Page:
Regularly spiking neurons can be described as oscillators. In this article we review some of the insights gained from this conceptualization and their relevance for systems neuroscience. First, we explain how a regularly spiking neuron can be viewed as an oscillator and how the phase-response curve (PRC) describes the response of the neuron's spike times to small perturbations. We then discuss the meaning of the PRC for a single neuron's spiking behavior and review the PRCs measured from a variety of neurons in a range of spiking regimes. Next, we show how the PRC can be related to a number of common measures used to quantify neuronal firing, such as the spike-triggered average and the peristimulus histogram. We further show that the response of a neuron to correlated inputs depends on the shape of the PRC. We then explain how the PRC of single neurons can be used to predict neural network behavior. Given the PRC, conduction delays, and the waveform and time course of the synaptic potentials, it is possible to predict neural population behavior such as synchronization. The PRC also allows us to quantify the robustness of the synchronization to heterogeneity and noise. We finally ask how to combine the measured PRCs and the predictions based on PRC to further the understanding of systems neuroscience. As an example, we discuss how the change of the PRC by the neuromodulator acetylcholine could lead to a destabilization of cortical network dynamics. Although all of these studies are grounded in mathematical abstractions that do not strictly hold in biology, they provide good estimates for the emergence of the brain's network activity from the properties of individual neurons. The study of neurons as oscillators can provide testable hypotheses and mechanistic explanations for systems neuroscience.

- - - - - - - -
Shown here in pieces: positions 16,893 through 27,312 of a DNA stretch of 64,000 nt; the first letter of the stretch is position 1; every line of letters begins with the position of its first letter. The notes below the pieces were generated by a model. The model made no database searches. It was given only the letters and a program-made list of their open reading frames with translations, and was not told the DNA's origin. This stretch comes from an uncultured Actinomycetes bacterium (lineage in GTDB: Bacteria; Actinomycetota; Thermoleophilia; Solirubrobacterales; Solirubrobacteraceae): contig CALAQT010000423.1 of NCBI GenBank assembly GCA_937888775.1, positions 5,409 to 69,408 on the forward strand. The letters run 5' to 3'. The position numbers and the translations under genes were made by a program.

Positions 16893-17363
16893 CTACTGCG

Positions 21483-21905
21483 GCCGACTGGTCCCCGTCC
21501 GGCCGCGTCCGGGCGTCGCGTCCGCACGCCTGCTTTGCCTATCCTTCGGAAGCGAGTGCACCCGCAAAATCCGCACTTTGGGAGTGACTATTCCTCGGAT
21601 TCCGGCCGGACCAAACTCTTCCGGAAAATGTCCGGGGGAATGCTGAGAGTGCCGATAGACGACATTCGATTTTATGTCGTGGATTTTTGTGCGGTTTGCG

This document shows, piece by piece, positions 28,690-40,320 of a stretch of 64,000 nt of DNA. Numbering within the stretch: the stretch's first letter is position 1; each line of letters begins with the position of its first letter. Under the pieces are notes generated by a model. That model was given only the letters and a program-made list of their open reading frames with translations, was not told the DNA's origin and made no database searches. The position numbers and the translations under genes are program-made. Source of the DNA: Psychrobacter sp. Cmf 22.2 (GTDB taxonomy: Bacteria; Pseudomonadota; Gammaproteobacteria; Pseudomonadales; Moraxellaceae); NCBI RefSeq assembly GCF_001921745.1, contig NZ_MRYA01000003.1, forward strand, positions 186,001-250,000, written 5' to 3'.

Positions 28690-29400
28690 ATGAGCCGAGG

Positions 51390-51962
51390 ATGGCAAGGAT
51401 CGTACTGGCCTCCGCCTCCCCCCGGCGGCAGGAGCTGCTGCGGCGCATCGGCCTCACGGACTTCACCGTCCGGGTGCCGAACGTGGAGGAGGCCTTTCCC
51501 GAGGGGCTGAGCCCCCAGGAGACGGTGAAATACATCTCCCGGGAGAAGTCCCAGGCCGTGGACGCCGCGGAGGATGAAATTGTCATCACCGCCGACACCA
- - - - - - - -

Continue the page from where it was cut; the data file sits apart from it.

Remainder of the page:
Keywords: circuits; oscillators; phases resetting; synchronization.
Copyright © 2016 the American Physiological Society.